Somewhat likely. As long as the beautiful but false propaganda continues that the US and Canada invade countries, fight wars, bomb and kill in order to promote democracy, women’s rights, justice, love and all that is good against evil forces, Canadians will likely support combat missions. The historical facts are suppressed – that the US funded and armed the Mujahideen to help them stop education for women and modernization with the aim of drawing Russia into a war in Afghanistan and “give Russia its own Vietnam experience”. We did the same in Iran and funded and armed the religious extremist groups to overthrow the Mossaddeqh to stop him promoting secular democracy and education for women. Shouldn’t we be asking the question: Is it a good idea for the US, Canada and the West to fund and arm extremist religious groups in order to advance the political and economic interests of our own empire? But the pro-war version of us being the only heroic forces of good against the forces of evil is almost totally believed. We need the voice of Martin Luther King that the US is the greatest source of violence in the world. I don’t hear that voice today.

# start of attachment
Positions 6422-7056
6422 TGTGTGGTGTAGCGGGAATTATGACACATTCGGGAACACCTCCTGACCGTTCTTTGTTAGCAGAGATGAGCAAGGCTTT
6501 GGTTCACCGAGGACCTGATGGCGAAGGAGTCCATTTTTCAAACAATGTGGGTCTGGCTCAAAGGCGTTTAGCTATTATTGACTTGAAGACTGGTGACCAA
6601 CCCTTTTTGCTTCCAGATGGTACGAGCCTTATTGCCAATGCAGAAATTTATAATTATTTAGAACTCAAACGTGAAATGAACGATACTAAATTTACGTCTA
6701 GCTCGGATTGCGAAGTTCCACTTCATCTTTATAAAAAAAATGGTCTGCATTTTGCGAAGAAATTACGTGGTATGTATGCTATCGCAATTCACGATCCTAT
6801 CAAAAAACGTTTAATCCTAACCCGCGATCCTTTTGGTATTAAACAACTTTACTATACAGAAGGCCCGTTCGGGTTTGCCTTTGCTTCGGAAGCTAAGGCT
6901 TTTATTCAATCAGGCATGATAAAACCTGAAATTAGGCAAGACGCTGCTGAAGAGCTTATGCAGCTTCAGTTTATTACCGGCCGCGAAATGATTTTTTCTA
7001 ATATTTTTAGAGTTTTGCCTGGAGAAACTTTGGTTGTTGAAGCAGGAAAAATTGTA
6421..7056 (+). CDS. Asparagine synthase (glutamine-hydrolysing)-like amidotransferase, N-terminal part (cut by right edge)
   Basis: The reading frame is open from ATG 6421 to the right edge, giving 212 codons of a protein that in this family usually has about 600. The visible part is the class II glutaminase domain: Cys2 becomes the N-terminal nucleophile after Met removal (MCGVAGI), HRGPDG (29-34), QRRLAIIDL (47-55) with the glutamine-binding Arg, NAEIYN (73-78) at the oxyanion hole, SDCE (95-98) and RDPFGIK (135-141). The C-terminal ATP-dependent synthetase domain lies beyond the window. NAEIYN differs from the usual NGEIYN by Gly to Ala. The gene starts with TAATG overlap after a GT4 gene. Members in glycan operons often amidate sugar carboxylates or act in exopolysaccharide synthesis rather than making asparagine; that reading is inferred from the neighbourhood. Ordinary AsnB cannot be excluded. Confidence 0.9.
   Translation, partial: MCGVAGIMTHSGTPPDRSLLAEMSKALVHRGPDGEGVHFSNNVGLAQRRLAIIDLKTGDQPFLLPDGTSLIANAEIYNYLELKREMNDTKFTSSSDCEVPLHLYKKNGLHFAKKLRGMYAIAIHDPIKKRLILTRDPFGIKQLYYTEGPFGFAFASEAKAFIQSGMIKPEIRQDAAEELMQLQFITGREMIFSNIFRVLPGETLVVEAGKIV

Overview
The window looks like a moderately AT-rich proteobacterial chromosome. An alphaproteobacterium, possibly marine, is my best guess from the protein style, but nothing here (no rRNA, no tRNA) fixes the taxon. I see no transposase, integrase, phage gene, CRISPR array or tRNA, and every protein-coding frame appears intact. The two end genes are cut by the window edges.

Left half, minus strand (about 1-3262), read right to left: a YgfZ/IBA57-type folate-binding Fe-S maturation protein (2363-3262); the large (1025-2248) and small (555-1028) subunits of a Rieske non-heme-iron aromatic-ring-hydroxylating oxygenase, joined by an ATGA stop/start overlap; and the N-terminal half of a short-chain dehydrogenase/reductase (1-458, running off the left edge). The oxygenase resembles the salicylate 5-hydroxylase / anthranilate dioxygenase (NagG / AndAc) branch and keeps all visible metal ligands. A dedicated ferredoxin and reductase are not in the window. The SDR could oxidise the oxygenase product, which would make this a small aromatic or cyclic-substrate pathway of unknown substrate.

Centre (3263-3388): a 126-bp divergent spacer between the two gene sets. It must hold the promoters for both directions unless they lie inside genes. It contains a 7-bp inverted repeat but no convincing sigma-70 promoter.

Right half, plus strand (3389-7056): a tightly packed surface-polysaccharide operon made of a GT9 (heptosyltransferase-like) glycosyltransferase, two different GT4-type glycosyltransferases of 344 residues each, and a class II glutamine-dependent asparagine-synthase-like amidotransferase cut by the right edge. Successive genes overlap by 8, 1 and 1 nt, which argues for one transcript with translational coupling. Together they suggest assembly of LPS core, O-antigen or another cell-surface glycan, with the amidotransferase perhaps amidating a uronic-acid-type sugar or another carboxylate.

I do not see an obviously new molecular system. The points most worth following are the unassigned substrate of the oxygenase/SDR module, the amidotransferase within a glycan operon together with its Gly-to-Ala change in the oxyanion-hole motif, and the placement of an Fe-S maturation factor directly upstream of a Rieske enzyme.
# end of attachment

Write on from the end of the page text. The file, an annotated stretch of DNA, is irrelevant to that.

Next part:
Somewhat unlikely. Having been an American exile during the Vietnam war, I’ve always been skeptical about Canada joining the US bandwagon on foreign policy. The reason for most wars in the modern day has been gaining control of natural resources. Afghanistan sits on what may be one of the world’s largest oil deposits. That’s why Russia and the US wanted control of the country. All the lives lost and damaged, and human rights crushed, have been and will continue to be an ongoing tragedy. Painting the Taliban as a cruel administration kind of begs the question about American and Canadian bigotry and genocide towards Indigenous and BIPOC people in North America over hundreds of years.
Somewhat unlikely. “When the drums of war roll, people tend to march along in step.”
Very unlikely. Canada should never have entered that war that was undertaken under false reasons. The U.S. (CIA and Pentagon) created the mujahiddins first against the Afghan modernizing government so to intice the Soviet Union to invade, then opposed the formation of an inclusive government after 1990 and with Pakistanese ISI they created the talibans. Ossama was also their creature before he turned against them along with Al-Qaida. He died in a Pakistanese hospital in Dec. 2001. Without the US invading Afghanistan and Iraq there might be no ISIS. The “war against terror” was a fraud that only benefitted the industrial-military complex. Canada spent 20 billions $ in Afghanistan. Democracy cannot be built by military operations.